One year ago, as I walked the brick path around its first bend on my way to class, I saw the trees in crystal clarity. Every leaf was outlined in high-resolution detail. I felt excited. Thankful that I was alive. That I was negative.
But just as quickly all that happiness turned to hatred.
What had I done? How could I have been so stupid? So reckless?
One year ago I got tested. I waited outside at maybe ten in the morning until Adam showed up. As we rode to the public health offices, he kept me talking. We didn’t say much about what we were going for, other things like classes or music or I don’t really remember.
When we got there, we parked a short distance away and walked quietly through the parking lot toward a towering brick building with none of the sleek, soothing architecture of the Student Health Center. We walked through three doorways until we made into a longer hall, opened on one side, that took us to one of the clinics.
One year ago I woke up early to stop by the Counseling Center before class. I walked to the second floor of the Student Health Center. The building is industrial, white, modern. The brightness made me feel better, if “feeling better” meant anything.
I walked up to the counter and asked to make an appointment. They sent me to a computer to go through a mandatory screening that lasted maybe twenty minutes, and then I got to schedule an appointment. The soonest time for the counselor I wanted to meet with was a couple weeks, but I took it anyways. It was a start.
One year ago I was in the study room around the corner from my apartment working math problems at the white board after midnight. It was a month into the semester and I was three weeks behind. After talking with a graduate TA who put it simply–“If you’re not passionate about doing the homework, is this the right major for you?”–I turned my organization on its head and had spent the entire weekend getting myself caught up.
And I was almost there. I felt great.
I wiped the board free of my algebra, sprawled letters about groups and how they commute and associate, and I stacked my notebooks and my markers and went back to my room. But the night was nowhere near over.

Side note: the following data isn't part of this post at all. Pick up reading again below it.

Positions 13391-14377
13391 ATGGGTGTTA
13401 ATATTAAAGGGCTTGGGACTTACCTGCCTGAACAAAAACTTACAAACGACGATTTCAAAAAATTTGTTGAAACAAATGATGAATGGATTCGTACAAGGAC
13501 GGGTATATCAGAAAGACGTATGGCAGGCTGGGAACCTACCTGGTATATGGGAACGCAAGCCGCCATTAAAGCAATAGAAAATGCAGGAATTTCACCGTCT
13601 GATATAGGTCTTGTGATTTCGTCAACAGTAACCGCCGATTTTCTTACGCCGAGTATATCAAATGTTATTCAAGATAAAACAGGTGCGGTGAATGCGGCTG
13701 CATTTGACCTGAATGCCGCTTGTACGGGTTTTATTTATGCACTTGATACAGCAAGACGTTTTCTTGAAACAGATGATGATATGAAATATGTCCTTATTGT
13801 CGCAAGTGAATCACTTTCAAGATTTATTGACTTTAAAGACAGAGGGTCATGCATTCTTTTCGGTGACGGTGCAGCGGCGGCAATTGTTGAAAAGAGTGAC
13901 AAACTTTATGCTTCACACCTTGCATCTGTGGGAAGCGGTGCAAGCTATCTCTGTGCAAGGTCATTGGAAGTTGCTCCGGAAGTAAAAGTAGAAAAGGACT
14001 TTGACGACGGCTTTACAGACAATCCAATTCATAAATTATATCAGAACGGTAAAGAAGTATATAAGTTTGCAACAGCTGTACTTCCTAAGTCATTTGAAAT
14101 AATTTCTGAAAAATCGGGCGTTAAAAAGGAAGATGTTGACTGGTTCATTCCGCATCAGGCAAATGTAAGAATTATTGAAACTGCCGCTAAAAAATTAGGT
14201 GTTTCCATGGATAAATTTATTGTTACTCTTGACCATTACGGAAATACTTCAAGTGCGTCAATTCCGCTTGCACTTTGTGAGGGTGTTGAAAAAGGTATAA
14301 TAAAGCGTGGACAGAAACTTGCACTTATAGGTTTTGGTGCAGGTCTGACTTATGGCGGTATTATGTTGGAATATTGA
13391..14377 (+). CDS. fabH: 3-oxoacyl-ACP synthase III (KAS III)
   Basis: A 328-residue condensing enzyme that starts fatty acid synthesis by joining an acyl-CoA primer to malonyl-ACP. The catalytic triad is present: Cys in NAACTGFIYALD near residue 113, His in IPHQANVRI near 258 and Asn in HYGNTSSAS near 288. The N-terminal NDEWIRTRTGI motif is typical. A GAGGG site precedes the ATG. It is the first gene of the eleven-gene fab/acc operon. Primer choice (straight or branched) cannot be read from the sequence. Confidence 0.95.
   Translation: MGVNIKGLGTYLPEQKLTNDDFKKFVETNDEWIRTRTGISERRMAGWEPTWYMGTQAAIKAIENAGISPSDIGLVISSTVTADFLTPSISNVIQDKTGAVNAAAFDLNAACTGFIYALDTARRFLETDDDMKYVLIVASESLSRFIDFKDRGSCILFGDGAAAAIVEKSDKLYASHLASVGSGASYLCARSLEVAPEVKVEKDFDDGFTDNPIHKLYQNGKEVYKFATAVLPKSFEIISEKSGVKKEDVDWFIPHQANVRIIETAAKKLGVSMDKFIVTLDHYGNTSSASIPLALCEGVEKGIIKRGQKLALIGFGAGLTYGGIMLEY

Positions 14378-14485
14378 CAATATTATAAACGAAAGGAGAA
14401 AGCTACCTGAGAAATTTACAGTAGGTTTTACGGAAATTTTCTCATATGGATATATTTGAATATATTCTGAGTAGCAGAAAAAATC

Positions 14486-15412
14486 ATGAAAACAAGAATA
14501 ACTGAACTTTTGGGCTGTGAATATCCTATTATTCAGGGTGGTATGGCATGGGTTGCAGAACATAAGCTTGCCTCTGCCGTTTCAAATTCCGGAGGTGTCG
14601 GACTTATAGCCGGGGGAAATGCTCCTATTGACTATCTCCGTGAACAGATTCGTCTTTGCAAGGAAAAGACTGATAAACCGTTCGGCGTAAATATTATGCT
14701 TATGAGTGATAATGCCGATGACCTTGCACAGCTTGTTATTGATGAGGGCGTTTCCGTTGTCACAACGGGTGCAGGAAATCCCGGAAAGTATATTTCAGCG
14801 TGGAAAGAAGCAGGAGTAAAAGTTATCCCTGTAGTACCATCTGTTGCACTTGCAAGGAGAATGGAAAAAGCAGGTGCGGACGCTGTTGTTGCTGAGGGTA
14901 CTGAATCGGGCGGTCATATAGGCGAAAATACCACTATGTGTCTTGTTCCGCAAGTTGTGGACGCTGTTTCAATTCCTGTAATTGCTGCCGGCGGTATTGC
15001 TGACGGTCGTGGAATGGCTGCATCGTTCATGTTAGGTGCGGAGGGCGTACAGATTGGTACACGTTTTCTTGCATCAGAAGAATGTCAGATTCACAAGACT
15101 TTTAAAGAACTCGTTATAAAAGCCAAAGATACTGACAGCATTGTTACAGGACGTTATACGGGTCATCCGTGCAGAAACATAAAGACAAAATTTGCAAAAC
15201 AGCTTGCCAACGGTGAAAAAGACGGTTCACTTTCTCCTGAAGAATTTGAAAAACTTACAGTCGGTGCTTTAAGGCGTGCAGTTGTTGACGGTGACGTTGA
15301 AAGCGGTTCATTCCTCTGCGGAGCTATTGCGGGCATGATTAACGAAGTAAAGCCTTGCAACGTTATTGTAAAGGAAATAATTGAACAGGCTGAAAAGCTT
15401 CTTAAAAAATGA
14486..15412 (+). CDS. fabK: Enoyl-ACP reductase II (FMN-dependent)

If you scroll to the bottom of this page and look at my archives, you’ll notice I published 16 posts in December, 2012; 13 posts in January, 2013; and nothing in February. In March I posted twice. “Life is a dance and I misstepped,” I wrote in the first. “The good thing about any dance is that, so long as the song keeps playing, it doesn’t matter how many steps you miss, you can still jump back in and pick up where you left off.”
Except I never said what that misstep was.
I’ve made a few allusions here and there, I’ve told a very select few people in person, and a select fewer in my communities online. But I’ve never shared it here. Of all the places on the internet, it has been nearly impossible for me to be most honest in the one place fueled by and founded upon my honesty.
So this week that changes. This week I share everything.
I feel frustrated and slightly overwhelmed. Tomorrow I return to Raleigh to start my second semester, and in all honesty, I’m not sure if I’m more anxious or excited. I haven’t accomplished all the goals I wanted to make before going back to campus, but those I haven’t reached I’ve planned to do elsewise. And although today is Saturday and there are only four more lessons in the third book of the Pirkei Avot, I just haven’t felt in sound mind to write about that today (and when I read what it said, I felt it even less).
I need focus. But focus is hard to find in a world full of Facebook.
D is for a lot of things. In part that’s why I’ve taken so long to write this next installment in the ABCs of GLBT: There’s too many options. I might as well go through a few them along the way. It’ll all make my point in the end. I promise.
D is for Diligence. Since, in life, that’s what you need: You need to be diligent to get anything done. The fight for equal rights has been long and arduous so far, and it’s likely to stay long and arduous until it’s over. Without diligence, we–the GLBT community and the oft underappreciated armies of our straight allies–wouldn’t be where we are today. Without diligence, we won’t get where we want to be, either.
Yesterday sucked. Like an emotional train wreck. No survivors. One of those news stories that sticks with you, like Virginia Tech. I followed that story so much I had to stop following the news at all, I started to get so depressed. I really haven’t recovered: I’d like to follow the news again, but I’ve not been able to since then. And like then, whirling from yesterday’s distress, today doesn’t seem much better.